The short-wavelength receptors are organized in a very different way. In situ hybridization of mRNAs encoding PrUV, PrV and PrB (Pieris rapaeUV, Violet and Blue), carried out in three consecutive sections (Fig. 6a–c), revealed that probes for the short-wavelength visual pigments unambiguously labeled the photoreceptors R1 or R2. The labeling pattern with the probe for the PrUV mRNA revealed three ommatidial types (I, II and III in Fig. 6a). The R1 and R2 in type I ommatidia were labeled by the PrB and PrUV probe (Fig. 6a,c), and their spectral sensitivities peak in the ultraviolet and blue wavelength range, respectively (Fig. 6d,f). The sensitivity spectra of the UV and B receptors nicely match the absorption spectra expected for visual pigments peaking at 360 nm (R360) and 453 nm (R453), and accordingly PrUV and PrB are equivalent to R360 and R453, respectively (Fig. 6d,f). The R1 and R2 in type II ommatidia were both labeled by the PrV probe (Fig. 6b), but only in the female the spectral sensitivity matches the absorption spectrum expected for a visual pigment, namely that of a violet rhodopsin, R425 (Fig. 6e). The spectral sensitivity of the R1 and R2 of males is double-peaked blue, and thus these receptors are called dB receptors (Fig. 6e). As mentioned above, the type II ommatidia of males fluoresce under violet (420 nm) epi-illumination (Fig. 4c). Optical modeling provided unequivocal evidence that the fluorescing pigment acts as a violet-absorbing spectral filter, which modifies the PrV-containing receptors in type II ommatidia of males into dB receptors (24). Both R1 and R2 of type III ommatidia are labeled by the PrB probe (Fig. 6c), and their spectral sensitivities match the absorption spectrum of visual pigment R453.
Papilio: Photoreceptor diversification via multiple visual pigments
The compound eye of the Japanese swallowtail butterfly P. xuthus bears three types of ommatidia, as in Pieris rapae and other insects, which is recognizable from the characteristic pigmentation (Fig. 7a). The first ommatidial type has red pigment around the rhabdom (type I). In the second type red pigment also surrounds the rhabdom, but there is in addition an ultraviolet-fluorescing pigment in the distal portion of the rhabdom (type II). The third type has yellow perirhabdomal pigment (type III). The red and yellow pigments function as spectral filters, and therefore the ommatidia look brightly colored when illuminated with white light from the proximal side (Fig. 7b). The red, less-saturated red, and yellow facets in Fig. 7b correspond to type I, II and III ommatidia, respectively. When observed under UV epi-illumination, the type II ommatidia emit a strong, whitish fluorescence, like glowing stars in the night sky (Fig. 7c). The fluorescing substance is most likely 3-hydroxyretinol, which is somehow deposited in the distal portion of the rhabdoms of the type II ommatidia (32).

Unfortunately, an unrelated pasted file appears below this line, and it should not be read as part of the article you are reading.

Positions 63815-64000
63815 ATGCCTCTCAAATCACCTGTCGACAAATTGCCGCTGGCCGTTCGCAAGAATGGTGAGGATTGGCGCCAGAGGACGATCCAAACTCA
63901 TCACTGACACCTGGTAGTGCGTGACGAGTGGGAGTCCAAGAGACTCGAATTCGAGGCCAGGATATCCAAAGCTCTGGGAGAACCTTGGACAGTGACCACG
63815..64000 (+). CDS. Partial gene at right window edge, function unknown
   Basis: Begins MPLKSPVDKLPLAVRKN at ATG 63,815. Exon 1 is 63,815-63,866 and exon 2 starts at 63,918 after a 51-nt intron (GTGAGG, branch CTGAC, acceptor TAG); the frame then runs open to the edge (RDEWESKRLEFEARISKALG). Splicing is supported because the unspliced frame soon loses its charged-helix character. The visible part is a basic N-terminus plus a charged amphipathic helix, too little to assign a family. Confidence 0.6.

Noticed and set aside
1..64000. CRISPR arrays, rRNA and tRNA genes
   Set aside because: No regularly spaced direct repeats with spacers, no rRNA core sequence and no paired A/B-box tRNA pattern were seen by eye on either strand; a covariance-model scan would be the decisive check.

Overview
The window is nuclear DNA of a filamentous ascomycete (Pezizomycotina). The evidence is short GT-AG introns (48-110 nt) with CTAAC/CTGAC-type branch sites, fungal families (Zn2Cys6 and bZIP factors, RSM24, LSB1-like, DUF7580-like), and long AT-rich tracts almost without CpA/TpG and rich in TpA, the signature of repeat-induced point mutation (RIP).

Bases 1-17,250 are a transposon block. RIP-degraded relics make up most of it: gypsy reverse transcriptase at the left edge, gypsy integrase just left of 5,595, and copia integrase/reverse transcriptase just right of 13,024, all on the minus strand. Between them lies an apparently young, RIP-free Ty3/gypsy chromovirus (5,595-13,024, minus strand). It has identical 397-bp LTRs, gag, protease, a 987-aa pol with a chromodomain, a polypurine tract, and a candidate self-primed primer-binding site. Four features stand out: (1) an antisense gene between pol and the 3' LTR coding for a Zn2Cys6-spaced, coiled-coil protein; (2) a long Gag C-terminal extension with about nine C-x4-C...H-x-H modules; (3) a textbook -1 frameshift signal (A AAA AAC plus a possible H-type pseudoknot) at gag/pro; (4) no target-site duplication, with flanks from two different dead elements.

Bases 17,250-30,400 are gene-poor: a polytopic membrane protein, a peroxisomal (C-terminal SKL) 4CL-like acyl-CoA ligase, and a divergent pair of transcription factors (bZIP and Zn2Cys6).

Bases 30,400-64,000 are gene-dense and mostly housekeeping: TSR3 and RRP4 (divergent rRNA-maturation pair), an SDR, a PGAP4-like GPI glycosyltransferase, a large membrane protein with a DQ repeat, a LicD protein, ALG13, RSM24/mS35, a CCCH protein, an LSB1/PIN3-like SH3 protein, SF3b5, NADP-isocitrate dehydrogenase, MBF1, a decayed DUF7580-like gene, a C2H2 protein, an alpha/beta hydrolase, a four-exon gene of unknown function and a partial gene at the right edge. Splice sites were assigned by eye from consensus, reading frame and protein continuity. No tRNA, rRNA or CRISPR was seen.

The ommatidial heterogeneity is also clear in histological in situ hybridization studies of mRNAs of visual pigment opsins. Fig. 7d,e are two consecutive sections through the proximal tier of the retina, each labeled with the probe for PxL2 (P. xuthus long wavelength opsin 2, which is an opsin for the green absorbing visual pigment) mRNA, and with the probe for PxL3 (opsin for the red absorbing visual pigment) mRNA. Both probes labeled the proximal R5-8 photoreceptors. The PxL2 probe labeled the R5-8 densely in type III ommatidia, but only lightly in type II ommatidia (Fig. 7d). The PxL3 probe labeled R5-8 in both type I and II ommatidia (Fig. 7e). Double labeling of R5-8 in type II ommatidia with the probes for PxL2 and PxL3 mRNA is not the result of cross-reactivity of the probes, because some photoreceptors were solely labeled by either one of the probes (Fig. 7d,e).
The finding that the R5-8 of type II ommatidia express PxL2 as well as PxL3 mRNAs is at variance with the generally accepted concept in vision research that single photoreceptors contain a single type of visual pigment. However, the type II R5-8 photoreceptors clearly violate the dogma. Actually, the Papilio eye has multiple photoreceptor classes expressing more than one visual pigment. The R3, R4 and R9 of all ommatidial types co-express two G-opsins, PxL1 and PxL2, as summarized in Fig. 7 (33).
Among the six spectral receptors so far identified in the Papilio eye (Fig. 8), the broad-band (BB) receptors and the V receptors are extraordinary, for the spectral sensitivity of each of these receptors cannot be simply explained by a visual pigment absorption spectrum. The BB spectrum has a half-bandwidth of about 200 nm, which is much too broad for a visual pigment. The spectral sensitivity of the V receptors, peaking at 400 nm, is abnormally narrow compared to the absorption spectrum of an R400 visual pigment.
What is the spectral origin of these unique receptor classes? By combining electrophysiology and histology, we localized the BB receptors in the R5-8 photoreceptors of type II ommatidia: they are the cells double labeled with the PxL2 probe and the PxL3 probe. The BB sensitivity can be well explained by assuming that both the G and R visual pigments function simultaneously in the phototransduction process (Fig. 9a) (34). The V receptors are exclusively found in type II ommatidia (35). In situ hybridization revealed that the UV receptors and V receptors share a UV visual pigment, PxUV (36), and we therefore assumed that the V receptors indeed contain a UV-absorbing visual pigment. As noted above, the UV-absorbing 3-hydroxyretinol is concentrated distally in the rhabdom of type II ommatidia. By assuming that the 3-hydroxyretinol acts as a UV-filter for the V receptors, we could reasonably well reconstruct the 400 nm-peaking, narrow spectral sensitivity curve (Fig. 9b). The presence of a UV filter also explains the extremely reduced sensitivity in the UV region of the BB receptor spectral sensitivity (Fig. 9a).